Quotes

[first lines]
Jacques: [singing] I'll lay the dish here / Ooh, la la la la! / To hold the fish here / Ooh, la la la la! / The serviettes here / And now the cigarettes here / And matches, too. / They mustn't complain. / A little candy / Ooh, la la la la! / A little brandy / Ooh, la la la la! / A bunch of roses / To show the way we entertain / And a little bottle of champagne.
See more »

Connections

Referenced in Alias Boston Blackie (1942) See more »

Soundtracks

Paris, Stay the Same
(Paris, je t'Aime d'Amour) (1929)
(uncredited)
Music by Victor Schertzinger
French lyrics by Battaille-Henri
English lyrics by Clifford Grey
Sung by Maurice Chevalier and Lupino Lane
See more »

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User Reviews

 
Anything to Please the Queen
15 November 2000 | by lugonianSee all my reviews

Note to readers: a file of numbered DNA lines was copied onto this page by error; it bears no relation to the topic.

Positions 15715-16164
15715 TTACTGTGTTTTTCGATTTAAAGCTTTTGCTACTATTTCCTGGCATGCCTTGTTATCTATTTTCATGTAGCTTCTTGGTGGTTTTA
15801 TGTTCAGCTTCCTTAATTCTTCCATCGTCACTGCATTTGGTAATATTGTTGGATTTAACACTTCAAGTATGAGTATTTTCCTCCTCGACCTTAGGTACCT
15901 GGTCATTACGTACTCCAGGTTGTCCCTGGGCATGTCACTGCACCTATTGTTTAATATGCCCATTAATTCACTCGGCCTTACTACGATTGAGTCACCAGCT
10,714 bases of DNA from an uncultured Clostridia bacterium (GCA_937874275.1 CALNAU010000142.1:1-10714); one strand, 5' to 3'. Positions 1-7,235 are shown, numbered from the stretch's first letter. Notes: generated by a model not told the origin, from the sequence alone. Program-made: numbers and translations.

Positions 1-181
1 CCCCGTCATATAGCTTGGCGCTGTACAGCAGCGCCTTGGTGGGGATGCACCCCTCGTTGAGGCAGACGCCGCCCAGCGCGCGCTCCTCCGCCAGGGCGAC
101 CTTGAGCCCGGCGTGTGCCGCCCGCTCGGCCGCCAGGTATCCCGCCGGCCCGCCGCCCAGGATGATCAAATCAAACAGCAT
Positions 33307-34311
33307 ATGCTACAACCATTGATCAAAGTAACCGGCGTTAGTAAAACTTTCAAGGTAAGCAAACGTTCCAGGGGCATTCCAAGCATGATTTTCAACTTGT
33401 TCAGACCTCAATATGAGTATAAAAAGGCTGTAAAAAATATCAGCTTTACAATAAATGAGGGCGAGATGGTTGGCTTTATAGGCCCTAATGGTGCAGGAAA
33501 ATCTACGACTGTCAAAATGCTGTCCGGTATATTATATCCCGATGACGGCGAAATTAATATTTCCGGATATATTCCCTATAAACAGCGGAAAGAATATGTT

THE LOVE PARADE (Paramount, 1929) directed by Ernst Lubitsch, stars Maurice Chevalier in his second Hollywood musical (the first being 1929s "Innocents of Paris") and his first of four opposite Jeanette MacDonald in her screen debut. Jeanette plays Queen Louise of the Kingdom of Sylvania who immediately falls in love with Count Alfred Renard, a popular ladies' man, and soon marries this Parisian emissary in order to negotiate a loan from foreign power. After they wed, Alfred soon finds married life isn't what he has hoped, having to take orders from his wife as well as being second fiddle around the kingdom.